I Charles Henry Willis, of Baltimore, are
I stopping for a few days with their
| sister, Airs. Edward T. Young, of Green
| street.
Service , "cmrj
We are prepared to give our
e patrons the best of optometrical
service. We employ the latest
R scientific lnstrumpnts in making
P thorough examinations, and our
!' factory can quickly trim out any
lens required, no difference how
\ intricate it may be.
a Eyesight Specialist
, 26 N. Third St.
'• Over Schleisner's Store
i or 30><^^>QR0
Pre-War Prices
' Fiber Dress
Steamer Trunks
$13.00 to $15.00
Canvas Covered
SB.OO to $12.00
All Sizes
Regal Umbrella
Second and Walnut Sts.
APRIL' 28, 1919. "-FW
Deaths and Funerals
Uriah H. Love of York, died sud
denly on Sutprday evening at the
home of his daughter, Mrs. John
Kain, 45 Broad street, York, with
whom he made his home, aged 80
years. A veteran of the Civil War,
he served for eighteen months with
a company recruited at Safe Harbor,
York county, with which he had the
rank of corporal. He later served
with the Marine Band in Washing
ton. He was a veteran farmer but
for the past ten years has lived in
York. He was a member of the
.Methodist Episcopal Church and was
an ardent fisherman. Mr. Love was
a member of the G. A. R. of York
and of the Veteran Legion of I.an
caster, of which he was a chaplain.
One son, John O. Love, passenger
brakeman, of 2514 North Sixth
street, lives in this city. Funeral
services will be held to-morrow af
ternoon at the home of his daughter
in York.
Funeral services were held for
Mrs. Minnie B. Folk, wife of Daniel
A. Folk on Friday afternoon at 2
o'clock at the home of her son,
Frank Folk, 1410 Liberty street.
Burial was made in Mount Olivet,
Cemetery, New Cumberland. While I
visiting her son she was taken ill
and she died a few weeks later. I
She is survived by her husband, D. I
A. Folk, and seven children, Frank
G. Folk and Anna M. Folk, Harris-1
burg; May E. Folk, Shippensburg;
Charles D. Folk, Clarence E. Folk,
Margaret D. Folk and Pearl M. Folk,
at home, York county.
Mrs. Sarah Johnson Brown, wife I
of Jacob Brown, died on Saturday
morning after a lingering illness at
her home, 1121 North Cameron
street. Funeral services will be held
on Wednesday afternoon, conducted
by the Rev. Ellis N. Kremer, pastor
of the Fourth Reformed Church.
Burial will be in the Harrisburg
Mrs. George Edmundson, 2032 Ber-j
ryhiil street, was treated in the Har
risburg Hospital early yesterday for
injuries suffered when struck by an
automobile at Nineteenth and Berry
hill streets. The automobile is said
to have been driven by Daniel Vance,
of Penbrook. who took the injured
woman to the Harrisburg Hospital.
She is suffering with a badly torn
right ear and severe, body bruises.
Funeral Designs
A Beautiful Spray for $2.00
A Handsome Wreath
for $5.00
Keeney's Flower Shops
814 N. 3d St., 157 N. Front St;.
I Hnrrlsborg. Steelton.
5 - A< \ 7*' ®\ ; j
I Which Line is jj
• y
A •
5 the Longer? ?
• V
ft # *
U Which line is longer—the line A-B or the 0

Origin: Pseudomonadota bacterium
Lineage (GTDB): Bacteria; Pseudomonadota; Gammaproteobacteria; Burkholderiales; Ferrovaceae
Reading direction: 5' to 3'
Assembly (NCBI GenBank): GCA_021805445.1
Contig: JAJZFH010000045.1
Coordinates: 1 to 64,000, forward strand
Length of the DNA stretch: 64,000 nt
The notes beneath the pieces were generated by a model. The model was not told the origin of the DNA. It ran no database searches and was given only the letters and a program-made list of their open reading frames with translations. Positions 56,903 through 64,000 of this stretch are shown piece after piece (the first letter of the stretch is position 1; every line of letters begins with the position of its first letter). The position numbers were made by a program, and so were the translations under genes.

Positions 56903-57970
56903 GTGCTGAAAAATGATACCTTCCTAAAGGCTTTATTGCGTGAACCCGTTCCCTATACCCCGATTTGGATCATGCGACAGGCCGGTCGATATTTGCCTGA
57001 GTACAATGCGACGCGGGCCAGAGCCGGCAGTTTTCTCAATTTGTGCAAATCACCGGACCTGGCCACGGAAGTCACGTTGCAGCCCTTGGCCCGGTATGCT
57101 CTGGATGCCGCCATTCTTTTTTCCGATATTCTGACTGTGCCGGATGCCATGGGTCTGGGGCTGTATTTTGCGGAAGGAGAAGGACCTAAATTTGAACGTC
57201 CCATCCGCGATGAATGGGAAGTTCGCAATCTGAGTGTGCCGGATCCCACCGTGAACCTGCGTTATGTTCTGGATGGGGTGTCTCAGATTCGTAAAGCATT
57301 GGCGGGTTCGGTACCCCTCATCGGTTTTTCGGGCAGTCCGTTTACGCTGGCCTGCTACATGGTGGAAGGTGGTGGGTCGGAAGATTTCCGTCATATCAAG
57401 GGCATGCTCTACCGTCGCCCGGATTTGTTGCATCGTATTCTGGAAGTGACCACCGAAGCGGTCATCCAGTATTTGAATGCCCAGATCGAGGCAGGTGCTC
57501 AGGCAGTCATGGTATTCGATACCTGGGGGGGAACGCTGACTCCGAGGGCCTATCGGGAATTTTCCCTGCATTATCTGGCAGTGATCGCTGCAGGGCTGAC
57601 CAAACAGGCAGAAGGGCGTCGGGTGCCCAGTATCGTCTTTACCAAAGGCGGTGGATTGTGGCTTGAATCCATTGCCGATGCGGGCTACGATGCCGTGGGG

Q lincC-D? The latter, is it not? It is not. t
• They're exactly the same length. Meas- V
y ure them. The illusion is due to the mus- Q
jj cular movements of the eyes. •
• 1 0
0 To grasp the basic principals underlying A
a optical illusions is necessary in selecting :
y the proper patterns for dresses. 7 y
1 Contrary to the usual idea a dress or skirt ;
y with regular stripes of equal width run- y
Q ning round and round increases a wo- A
• man's apparent height. A dress with ver- :
U tical stripes, however, of the same charac- y
Q ter will increase her apparent breadth. If (j
• on the other hand only a few stripes are 1
U used, the effect is exactly the opposite. V
• This gives just a hint of the laws o,f optics •
0 which we apply in selecting clothing for • §
jj our clientele. To the woman who feels A
• that she is too stout or too slender, this •
0 highly skilled service is very valuable. 0
• •
0 219 0
H a p ex Electric
/JyfrX 1, Does Your Work
kJSu&WTT It Quicker —Better—Easier
And With Less Wear
■ Than Others
j|p will be pleased to show y°y
* South Second St.
Mrs. Oenslager Gives Tea
For Guest From Paoli
Mrs. John Oenslager, of the Riv
erside apartments, entertained at
tea on Saturday afternoon in com
pliment to Mrs. T- H. Weisenburg,
Paoli. Mrs. Frank Payne presided at
the tea table, assisted by Mrs. Har
vey F. Smith, Miss Elizabeth Knisc
ly and Miss Ruth Payne. Among
those present were: Mrs. Audio
Feillhoux, Mrs. Henry M. Stine, Mrs.
George Preston Mains, Mrs. Philip
T. Meredith, Mrs. Walter P. Ma
guire, Mrs. John W. Reily, Mrs.
Marlin E. Olmsted, Mrs. John G.
Gredler, Mrs. Henderson Gilbert,
Miss Jane Howard and Miss Alio©
R. Eaton.
t \
Dinner, Monday, April 28
Stouffer's Restaurant
4 N. Court St. 5 to 7.30
Crenmfd Tomato Soup
Chicken Frl*cnw*ee—B*ked ItcniiN
lleef Croquette*—Roa*t Beef
M imbed or Creamed Potntoe*
! Stewed Pea*—Stewed Onion*—
lee Cream, Pie or Pudding;
Coffee, Tea or Cocoa
is /
At the First Sign of
Eye Discomfort Have
Them Examined
• To have your eyes examined
now if they are giving you any
| trouble, is an insurance for the
| future.
•We examine eyes free. No,
*Ldrops used. And we won't sellJK
Jfyou glasses unless you
• them. f
Your eyes examined and fitted
with first quality spherical
! lenses for far or near,
gold - illled /ft Q f\f\
frames, guar- JK £ ,(/(/
j anteed
Your eyes examined and fitted
with guaranteed gold-filled
nose glasses. The lenses
for either read- rt* O /"|/"|
ing or BOW
Eyesight Specialist
320 MARKET ST. .
Over the Huh—Bell Phone 420-J
Open Wed, and Snt. Lvonlnitw